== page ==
“Our goal is to help create a neighborhood and a place for people to live that respects the iconic Battersea Power Station while connecting it into the broader fabric of the city,” Gehry stated. “We hope to create a design that is uniquely London, that respects and celebrates the historical vernacular of the city.”
Following the news last month that the RIBA and the Mayor of London’s Office revealed the five shortlisted designs for the new Metropolitan Police Service (MPS) headquarters, it has been announced that Allford Hall Monaghan Morris‘s (AHMM) design has won. The competition attracted submissions from the likes of Foster + Partners, Allies & Morrison, Keith Williams Architects and Lifschutz Davidson Sandilands. AHMM’s proposal will be located in London’s Whitehall Conservation Area and is set for completion in 2015.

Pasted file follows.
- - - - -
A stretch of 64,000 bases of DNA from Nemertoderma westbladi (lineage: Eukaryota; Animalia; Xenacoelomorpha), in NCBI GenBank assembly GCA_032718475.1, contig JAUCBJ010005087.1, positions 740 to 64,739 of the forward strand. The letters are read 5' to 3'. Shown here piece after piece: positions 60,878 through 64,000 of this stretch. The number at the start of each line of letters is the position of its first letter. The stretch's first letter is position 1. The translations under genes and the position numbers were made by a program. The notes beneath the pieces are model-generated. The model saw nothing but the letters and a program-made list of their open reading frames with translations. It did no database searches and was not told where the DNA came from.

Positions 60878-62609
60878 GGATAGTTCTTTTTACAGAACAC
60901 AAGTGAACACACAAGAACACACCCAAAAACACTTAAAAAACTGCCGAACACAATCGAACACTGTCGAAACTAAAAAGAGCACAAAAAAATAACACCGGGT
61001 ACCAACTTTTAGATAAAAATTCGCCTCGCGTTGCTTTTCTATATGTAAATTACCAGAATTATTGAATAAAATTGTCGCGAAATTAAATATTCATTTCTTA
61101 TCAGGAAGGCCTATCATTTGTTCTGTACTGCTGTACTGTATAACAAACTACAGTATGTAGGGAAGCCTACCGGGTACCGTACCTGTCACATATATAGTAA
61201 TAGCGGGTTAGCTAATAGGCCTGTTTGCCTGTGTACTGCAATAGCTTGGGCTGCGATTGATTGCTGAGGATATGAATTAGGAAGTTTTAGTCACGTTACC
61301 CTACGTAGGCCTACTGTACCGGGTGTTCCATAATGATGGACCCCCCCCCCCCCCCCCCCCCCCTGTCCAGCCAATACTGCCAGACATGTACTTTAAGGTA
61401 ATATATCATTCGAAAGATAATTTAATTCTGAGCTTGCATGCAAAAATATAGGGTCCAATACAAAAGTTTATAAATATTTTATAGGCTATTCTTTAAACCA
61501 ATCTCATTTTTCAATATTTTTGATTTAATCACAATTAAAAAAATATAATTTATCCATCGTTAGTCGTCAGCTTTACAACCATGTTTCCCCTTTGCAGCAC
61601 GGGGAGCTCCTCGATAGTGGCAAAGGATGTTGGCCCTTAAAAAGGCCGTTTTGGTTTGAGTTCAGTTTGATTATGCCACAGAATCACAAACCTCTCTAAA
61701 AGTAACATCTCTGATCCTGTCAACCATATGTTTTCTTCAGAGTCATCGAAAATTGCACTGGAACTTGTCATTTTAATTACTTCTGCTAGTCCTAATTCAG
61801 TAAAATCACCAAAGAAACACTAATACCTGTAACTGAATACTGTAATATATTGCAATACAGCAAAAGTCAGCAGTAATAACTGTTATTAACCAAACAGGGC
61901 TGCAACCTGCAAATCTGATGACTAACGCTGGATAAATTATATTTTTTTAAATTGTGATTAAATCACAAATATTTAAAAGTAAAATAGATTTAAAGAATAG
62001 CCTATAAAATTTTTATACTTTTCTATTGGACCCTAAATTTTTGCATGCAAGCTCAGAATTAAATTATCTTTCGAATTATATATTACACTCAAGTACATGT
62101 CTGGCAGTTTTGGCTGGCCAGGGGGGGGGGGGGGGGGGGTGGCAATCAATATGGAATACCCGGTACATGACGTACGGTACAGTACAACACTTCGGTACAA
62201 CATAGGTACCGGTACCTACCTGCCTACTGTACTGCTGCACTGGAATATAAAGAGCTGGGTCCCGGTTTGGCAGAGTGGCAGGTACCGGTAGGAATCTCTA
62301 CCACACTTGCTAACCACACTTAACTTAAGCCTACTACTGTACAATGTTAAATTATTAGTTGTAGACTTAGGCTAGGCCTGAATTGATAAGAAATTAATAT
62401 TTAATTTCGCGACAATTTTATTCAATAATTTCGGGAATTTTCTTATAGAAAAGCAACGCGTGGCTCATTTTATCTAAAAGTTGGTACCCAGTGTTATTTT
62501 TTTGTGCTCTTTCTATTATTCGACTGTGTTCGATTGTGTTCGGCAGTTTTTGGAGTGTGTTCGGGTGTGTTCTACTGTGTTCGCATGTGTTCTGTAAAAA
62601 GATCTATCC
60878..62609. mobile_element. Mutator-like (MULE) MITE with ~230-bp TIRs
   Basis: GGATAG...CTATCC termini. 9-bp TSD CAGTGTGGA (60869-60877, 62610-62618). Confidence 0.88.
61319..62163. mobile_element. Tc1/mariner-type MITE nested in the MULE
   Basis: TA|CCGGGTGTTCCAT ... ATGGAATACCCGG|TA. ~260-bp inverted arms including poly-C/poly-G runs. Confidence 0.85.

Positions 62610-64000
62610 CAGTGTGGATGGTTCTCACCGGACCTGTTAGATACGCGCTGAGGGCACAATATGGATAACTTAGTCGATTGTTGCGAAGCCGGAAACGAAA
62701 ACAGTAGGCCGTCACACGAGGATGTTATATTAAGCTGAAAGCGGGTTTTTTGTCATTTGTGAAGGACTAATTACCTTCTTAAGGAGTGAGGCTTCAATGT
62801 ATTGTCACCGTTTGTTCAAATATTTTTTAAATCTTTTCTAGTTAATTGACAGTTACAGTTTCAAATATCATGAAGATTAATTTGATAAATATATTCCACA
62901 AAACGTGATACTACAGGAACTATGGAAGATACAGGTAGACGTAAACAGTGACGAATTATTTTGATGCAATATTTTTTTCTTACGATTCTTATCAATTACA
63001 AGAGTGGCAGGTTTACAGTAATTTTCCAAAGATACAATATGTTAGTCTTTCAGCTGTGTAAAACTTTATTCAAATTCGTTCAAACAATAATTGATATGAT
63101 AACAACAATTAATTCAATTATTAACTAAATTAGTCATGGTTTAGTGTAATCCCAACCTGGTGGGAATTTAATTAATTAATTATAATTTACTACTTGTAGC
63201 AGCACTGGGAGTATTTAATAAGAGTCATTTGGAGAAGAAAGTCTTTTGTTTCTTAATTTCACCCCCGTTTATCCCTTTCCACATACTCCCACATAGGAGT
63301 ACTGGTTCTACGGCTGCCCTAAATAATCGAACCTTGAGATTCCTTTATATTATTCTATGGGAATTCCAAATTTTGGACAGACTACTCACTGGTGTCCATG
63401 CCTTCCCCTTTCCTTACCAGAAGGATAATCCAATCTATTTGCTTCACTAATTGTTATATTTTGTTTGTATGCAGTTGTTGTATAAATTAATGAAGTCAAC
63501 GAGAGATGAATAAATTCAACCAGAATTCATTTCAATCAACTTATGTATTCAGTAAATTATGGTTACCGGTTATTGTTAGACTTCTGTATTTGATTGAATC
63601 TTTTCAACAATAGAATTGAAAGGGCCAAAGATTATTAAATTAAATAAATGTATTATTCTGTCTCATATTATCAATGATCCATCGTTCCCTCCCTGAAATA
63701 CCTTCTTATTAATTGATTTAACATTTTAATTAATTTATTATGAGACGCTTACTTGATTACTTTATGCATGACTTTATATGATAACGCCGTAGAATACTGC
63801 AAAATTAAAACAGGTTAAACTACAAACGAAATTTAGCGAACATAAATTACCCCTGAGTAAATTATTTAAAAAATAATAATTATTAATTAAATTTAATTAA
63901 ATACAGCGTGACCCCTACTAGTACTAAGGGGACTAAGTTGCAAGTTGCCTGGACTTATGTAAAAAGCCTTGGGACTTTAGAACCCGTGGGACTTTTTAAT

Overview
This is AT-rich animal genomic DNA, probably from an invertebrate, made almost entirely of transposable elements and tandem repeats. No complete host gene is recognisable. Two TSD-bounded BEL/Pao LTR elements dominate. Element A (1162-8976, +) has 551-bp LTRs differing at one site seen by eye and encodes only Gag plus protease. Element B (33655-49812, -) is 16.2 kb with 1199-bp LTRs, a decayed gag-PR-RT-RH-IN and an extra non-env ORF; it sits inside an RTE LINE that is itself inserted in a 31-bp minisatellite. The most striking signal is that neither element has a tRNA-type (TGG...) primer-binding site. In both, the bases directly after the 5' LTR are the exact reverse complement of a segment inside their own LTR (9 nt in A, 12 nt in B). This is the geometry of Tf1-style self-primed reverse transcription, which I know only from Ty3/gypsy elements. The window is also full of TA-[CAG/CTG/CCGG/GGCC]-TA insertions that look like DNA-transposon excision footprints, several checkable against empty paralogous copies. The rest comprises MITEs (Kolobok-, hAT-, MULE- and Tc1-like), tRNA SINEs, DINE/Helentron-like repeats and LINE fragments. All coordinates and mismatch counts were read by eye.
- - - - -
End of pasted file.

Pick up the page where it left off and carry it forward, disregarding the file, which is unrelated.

London’s King’s Cross has seen a surge of redevelopment in recent years, the most iconic of which – John McAslan + Partner’s new concourse for King’s Cross Station – was completed last year. The area has also been defined by the new Central Saint Martin’s campus, designed by Stirling Prize winner Stanton Williams, and Google’s new London headquarters. Plans have now been unveiled for Gridiron (One St. Pancras Square), a 50,000 square foot office building nestled between St. Pancras International and King’s Cross Stations, designed by David Chipperfield Architects and set for completion in the first half of 2014.